If I never hear the name Scott Peterson again, it’ll be too soon.

Last week, the killers’ friends and family told of his “virtues” as though that lessens his guilt.

We’re told he “broke down sobbing” in court and cries in his cell. This is the man who showed no emotion as the grisly death description of his pregnant wife and unborn son was read into the court record.

As I write, the jury deliberates his fate: execution, or life without parole. He was found guilty of first-degree murder of his 8-months-pregnant wife, Laci, and second-degree murder of their unborn son, Connor – and I’m sick of the endless media coverage.

Ever since Laci Peterson disappeared on Dec. 24, 2002, it’s been a headline story. Staid news outlets became elaborate tabloids covering the search, insinuations about Scott and speculation.

When her body washed up along San Francisco Bay in April 2003, the media feeding frenzy took on new energy and never let up. There was the discovery of the baby’s body, Scott’s actions, his affair with Amber Frey, tape-recording and lies, and family reactions.

The media never stopped. Finally, a jury was selected and the trial began. It became a media battle of the lawyers – with Marc Geragos, representing Scott, doing what he always does, relishing the cameras.

High profile, media-savvy lawyer Gloria Allred, representing Amber, was no slouch. She was at the trial daily, and again on evening news shows.

At least Judge Alfred DeLucchi had the good sense to ban cameras from the courtroom. It would have become an “O.J.” circus. It was bad enough as it was.

An army of “legal experts” turned up each day and night to expound on what they thought Scott or the jury were thinking, second-guessing the prosecutors, police and defense. All speculation!

Then there was Scott, who, after the bodies were found, never said a word. He didn’t testify. Reporters say he never showed emotion. Never cried. Well, almost never – until last week when the waterworks turned on as his family and friends said what a great guy he was, what a sweet child he was and how he isn’t guilty.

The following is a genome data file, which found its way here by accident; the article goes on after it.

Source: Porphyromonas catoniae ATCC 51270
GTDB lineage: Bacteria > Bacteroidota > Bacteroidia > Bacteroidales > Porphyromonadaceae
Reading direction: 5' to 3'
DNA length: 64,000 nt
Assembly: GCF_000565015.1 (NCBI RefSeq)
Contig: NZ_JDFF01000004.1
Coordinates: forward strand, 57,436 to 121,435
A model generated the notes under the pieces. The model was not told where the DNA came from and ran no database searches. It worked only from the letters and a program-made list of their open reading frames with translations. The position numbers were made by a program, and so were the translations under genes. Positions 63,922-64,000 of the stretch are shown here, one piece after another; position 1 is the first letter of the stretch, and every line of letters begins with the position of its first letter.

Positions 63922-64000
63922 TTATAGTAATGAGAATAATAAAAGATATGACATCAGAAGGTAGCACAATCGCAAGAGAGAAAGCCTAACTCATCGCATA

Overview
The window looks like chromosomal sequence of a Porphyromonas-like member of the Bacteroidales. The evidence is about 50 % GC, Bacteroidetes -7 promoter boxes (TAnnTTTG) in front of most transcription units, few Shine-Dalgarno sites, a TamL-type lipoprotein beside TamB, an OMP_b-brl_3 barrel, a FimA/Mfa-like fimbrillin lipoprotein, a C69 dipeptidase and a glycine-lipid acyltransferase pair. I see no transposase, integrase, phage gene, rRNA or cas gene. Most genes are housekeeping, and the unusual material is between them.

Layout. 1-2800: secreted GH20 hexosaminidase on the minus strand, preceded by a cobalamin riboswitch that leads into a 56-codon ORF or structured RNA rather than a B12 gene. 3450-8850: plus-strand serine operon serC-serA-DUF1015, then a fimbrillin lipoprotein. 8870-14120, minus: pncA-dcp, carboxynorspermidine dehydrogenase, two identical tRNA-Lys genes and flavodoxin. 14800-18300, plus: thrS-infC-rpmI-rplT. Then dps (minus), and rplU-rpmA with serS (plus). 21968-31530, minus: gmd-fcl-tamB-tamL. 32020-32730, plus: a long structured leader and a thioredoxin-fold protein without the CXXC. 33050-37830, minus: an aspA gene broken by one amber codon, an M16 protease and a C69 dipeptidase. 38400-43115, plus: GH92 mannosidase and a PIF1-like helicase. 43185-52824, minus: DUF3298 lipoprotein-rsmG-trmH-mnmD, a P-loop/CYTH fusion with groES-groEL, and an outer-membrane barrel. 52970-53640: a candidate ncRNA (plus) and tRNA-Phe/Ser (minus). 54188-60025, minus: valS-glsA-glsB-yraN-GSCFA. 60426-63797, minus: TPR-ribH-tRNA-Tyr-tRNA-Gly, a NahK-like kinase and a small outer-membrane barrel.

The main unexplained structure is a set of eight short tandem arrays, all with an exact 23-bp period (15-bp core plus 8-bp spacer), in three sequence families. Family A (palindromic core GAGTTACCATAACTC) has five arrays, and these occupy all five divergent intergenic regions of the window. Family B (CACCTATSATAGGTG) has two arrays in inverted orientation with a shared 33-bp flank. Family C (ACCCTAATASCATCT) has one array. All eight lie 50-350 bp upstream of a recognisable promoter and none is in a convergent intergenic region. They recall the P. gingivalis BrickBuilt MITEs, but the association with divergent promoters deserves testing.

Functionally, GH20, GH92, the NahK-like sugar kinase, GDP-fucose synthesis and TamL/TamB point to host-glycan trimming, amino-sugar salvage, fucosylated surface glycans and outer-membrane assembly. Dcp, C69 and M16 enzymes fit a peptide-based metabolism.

He cried at that, but not when Laci’s mother, his mother-in-law, shouted at him during her allotted time to address the court, that “Divorce is always an option – not murder!” and described the parts of Laci’s body which were found.

Almost lost in all of this, is the fact that his guilt of murdering what mainstream media likes to call a “fetus,” is a precedent that sets the teeth of pro-choicers on edge.

The jury is now deciding Scott’s fate. Allegedly to help, the jury was subjected to what has to be the most ludicrous, and sad, aspect of the law. Prosecution and defense are each allowed to address the jury to tell how they “feel” about the crime, how they “feel” about the victims, how they “feel” about the accused.

Who cares?

It was exhausting and demeaning to read of the tearful accounts of lovely memories of Laci by her friends and family, and insulting to hear from Scott’s side that he was a terrific little boy who saved a bunny’s life and helped old people.

Reporters say the purpose is to affect the emotions of the jurors and to influence their decisions.

When did emotion become part of a legal decision? Why should it be? Facts speak for themselves. Emotions can excuse anything. I thought that justice was blind – to make fair and, if you’ll excuse the redundancy, “just” decisions.

We hear it after every grisly murder or after umpteen bodies are discovered. Reporters swarm to neighbors and friends for a reaction about the accused. The answers are always the same.

“We got along great.”

“He couldn’t have done it.”

“He was such a nice kid – never a problem.”

Uh-huh.

Hitler was an artist, a vegetarian and loved animals – a real mellow guy, except he planned the destruction of an entire people and world subjugation.

Ted Bundy was handsome and charming yet tortured and murdered at least 36 women, but probably hundreds.

John Wayne Gacy was an engaging sort who performed as a clown at children’s parties – 33 bodies of young boys were discovered under his house.

Richard Speck wasn’t such a bad guy until he murdered eight nurses.

Jeffrey Dahmer, another “nice” guy, was guilty of doing horrible things to 34 people before and after he killed them.

Crime annals are filled with such horrors, whether about mass killers or those who kill just one.

The comments of friends follow the pattern, as do the actions of the murderer’s parents. They tend to support their children, regardless of the criminal horrors. In their minds, that adult, who chose to commit murder, has nothing to do with their innocent child who didn’t have a bad bone in his body.

We all were cute babies, once. But time passes and if we take the wrong path, society needs to punish us. Sometimes the only right thing is execution.

It seems to me a jury can reach that decision without having to reduce parents and families to begging for justice for the victims or asking that jurors forget what an adult did and make an emotional decision based on the child, who is no more.

If nothing more is gained from this trial, it should be that this part of the trial-game is ended.

If the emotions of Scott Peterson’s parents and family mean he isn’t executed, then Laci and Connor will not receive the justice due them.

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